On the afternoon of August 15, the day Kabul fell to the Taliban, Ahmad Javid, a 37-year-old soldier in the Afghan security forces, was preparing to head north to test a new weapon system that his unit had finished training on the day before.
“It was specialised training given to a chosen few of us on new equipment acquired by the military. It was supposed to help us get an upper hand in the battle against the Taliban,” he told The National, speaking from an undisclosed location in Afghanistan.
“But then our commander came and told us to hand over all our weapons and uniforms. He said the Taliban had taken over Arg [the presidential palace] and the president had fled the country. We had lost the war,” Javid said, his voice quivering with emotions.
With a sense of disbelief and betrayal, Javid, along with some of his colleagues, refused to accept defeat. They handed over their weapons but kept their uniform and flags, and left their base towards an uncertain future in hiding.
“I told my commander that neither you nor I have been trained to surrender. We are trained to fight till the last drop of blood in our veins,” he said.
Final Taliban offensive
Similar scenes were unfolding across the country. As the Taliban completed their takeover of Afghanistan, thousands of soldiers were being asked to surrender. Their erstwhile foreign allies were completing a chaotic withdrawal from what had become America’s longest war.
US President Joe Biden appeared on national TV the following day, announcing that the Afghan military had collapsed.
“American troops cannot and should not be fighting in a war and dying in a war that Afghan forces are not willing to fight for themselves,” he said, adding that the US did everything they could to support the Afghan forces but they failed anyway, “sometimes without fighting”.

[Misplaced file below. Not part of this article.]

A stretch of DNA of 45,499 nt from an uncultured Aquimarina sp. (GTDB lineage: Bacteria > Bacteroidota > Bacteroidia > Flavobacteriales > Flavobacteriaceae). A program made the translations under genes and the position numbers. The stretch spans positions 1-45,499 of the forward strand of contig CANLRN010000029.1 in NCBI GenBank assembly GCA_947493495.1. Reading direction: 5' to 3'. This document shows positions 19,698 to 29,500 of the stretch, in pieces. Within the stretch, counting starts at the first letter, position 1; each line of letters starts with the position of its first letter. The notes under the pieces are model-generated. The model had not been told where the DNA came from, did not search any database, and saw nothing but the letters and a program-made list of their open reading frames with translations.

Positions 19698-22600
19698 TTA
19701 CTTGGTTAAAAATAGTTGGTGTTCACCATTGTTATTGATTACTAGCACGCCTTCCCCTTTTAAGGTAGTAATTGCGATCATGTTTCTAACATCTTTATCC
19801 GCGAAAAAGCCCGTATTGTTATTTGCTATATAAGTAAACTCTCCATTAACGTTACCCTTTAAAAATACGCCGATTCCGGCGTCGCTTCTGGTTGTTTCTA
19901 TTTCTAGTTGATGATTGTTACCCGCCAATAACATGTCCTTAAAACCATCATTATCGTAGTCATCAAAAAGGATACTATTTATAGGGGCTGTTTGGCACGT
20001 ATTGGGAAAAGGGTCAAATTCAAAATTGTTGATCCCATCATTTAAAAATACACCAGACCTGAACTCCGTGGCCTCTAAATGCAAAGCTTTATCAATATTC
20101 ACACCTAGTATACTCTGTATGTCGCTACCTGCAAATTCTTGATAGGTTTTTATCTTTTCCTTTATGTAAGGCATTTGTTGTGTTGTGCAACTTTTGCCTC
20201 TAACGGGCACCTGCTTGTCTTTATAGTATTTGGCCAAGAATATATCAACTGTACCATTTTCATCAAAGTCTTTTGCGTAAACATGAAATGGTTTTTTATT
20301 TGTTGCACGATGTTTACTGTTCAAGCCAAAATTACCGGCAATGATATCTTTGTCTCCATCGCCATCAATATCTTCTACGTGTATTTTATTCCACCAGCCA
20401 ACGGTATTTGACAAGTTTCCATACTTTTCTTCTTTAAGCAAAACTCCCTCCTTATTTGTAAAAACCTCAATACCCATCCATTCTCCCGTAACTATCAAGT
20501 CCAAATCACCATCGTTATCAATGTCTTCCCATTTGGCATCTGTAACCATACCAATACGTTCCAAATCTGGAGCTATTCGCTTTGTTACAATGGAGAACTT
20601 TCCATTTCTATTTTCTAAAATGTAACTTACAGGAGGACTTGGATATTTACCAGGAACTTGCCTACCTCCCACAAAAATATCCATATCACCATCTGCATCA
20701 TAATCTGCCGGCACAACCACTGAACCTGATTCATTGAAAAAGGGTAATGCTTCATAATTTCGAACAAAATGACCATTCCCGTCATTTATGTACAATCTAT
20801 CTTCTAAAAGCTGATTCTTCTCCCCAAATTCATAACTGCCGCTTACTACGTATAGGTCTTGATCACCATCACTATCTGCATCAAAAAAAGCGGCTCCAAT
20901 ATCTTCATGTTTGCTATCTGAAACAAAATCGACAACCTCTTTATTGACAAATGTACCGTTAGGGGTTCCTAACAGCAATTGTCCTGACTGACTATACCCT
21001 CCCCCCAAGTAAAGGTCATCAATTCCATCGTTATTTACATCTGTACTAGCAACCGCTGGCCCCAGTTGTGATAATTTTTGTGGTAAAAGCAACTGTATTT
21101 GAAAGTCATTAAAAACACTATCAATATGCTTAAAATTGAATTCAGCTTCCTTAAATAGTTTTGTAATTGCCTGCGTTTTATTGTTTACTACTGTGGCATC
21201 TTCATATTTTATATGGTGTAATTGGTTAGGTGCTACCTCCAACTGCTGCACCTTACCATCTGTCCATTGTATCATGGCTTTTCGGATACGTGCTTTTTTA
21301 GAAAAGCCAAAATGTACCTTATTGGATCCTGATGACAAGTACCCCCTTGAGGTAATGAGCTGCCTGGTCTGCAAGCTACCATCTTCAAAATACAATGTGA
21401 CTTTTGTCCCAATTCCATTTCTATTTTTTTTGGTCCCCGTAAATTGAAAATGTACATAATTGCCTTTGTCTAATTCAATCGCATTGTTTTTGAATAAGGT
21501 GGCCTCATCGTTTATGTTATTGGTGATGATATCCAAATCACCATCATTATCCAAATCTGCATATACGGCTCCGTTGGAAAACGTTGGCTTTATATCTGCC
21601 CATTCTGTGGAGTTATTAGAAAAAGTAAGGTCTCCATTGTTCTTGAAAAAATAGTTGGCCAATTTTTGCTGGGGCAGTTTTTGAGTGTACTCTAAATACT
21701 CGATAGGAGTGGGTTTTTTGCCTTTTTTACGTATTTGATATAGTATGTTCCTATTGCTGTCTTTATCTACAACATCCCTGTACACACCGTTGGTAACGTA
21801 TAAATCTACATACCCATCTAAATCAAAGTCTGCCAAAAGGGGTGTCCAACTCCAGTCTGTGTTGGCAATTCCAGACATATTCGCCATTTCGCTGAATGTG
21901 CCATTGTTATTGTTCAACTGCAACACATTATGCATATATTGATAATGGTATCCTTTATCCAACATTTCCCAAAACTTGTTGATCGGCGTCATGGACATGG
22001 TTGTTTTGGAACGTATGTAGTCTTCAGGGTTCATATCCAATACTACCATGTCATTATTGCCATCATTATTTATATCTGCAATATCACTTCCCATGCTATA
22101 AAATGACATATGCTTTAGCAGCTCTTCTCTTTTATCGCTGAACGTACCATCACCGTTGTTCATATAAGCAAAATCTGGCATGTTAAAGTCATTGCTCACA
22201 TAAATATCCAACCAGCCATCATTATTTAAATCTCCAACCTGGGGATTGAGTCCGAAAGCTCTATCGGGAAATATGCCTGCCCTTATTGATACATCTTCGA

“We gave them every chance to determine their own future. What we could not provide them was the will to fight for that future,” he said.
In April 2021, Afghan forces controlled 129 of the nearly 400 districts in the country, but their area of control plummeted to a mere 73 districts by July 23, according to Long War Journal, a US defence analysis website.
As President Biden suggested, many of these districts were indeed handed-over to the Taliban without a fight.
However, many former soldiers, commanders and security experts strongly disagree with President Biden’s assessment that blames Afghan soldiers for their defeat.
“The ANDSF [Afghan National Defence and Security Forces] did not wholly collapse in a matter of days,” Johnathan Schroden, director of CNA’s Countering Threats and Challenges Program, pointed out in a recent paper, which analysed the four months of security breakdown, influenced by various internal and external factors.
Read full report on The National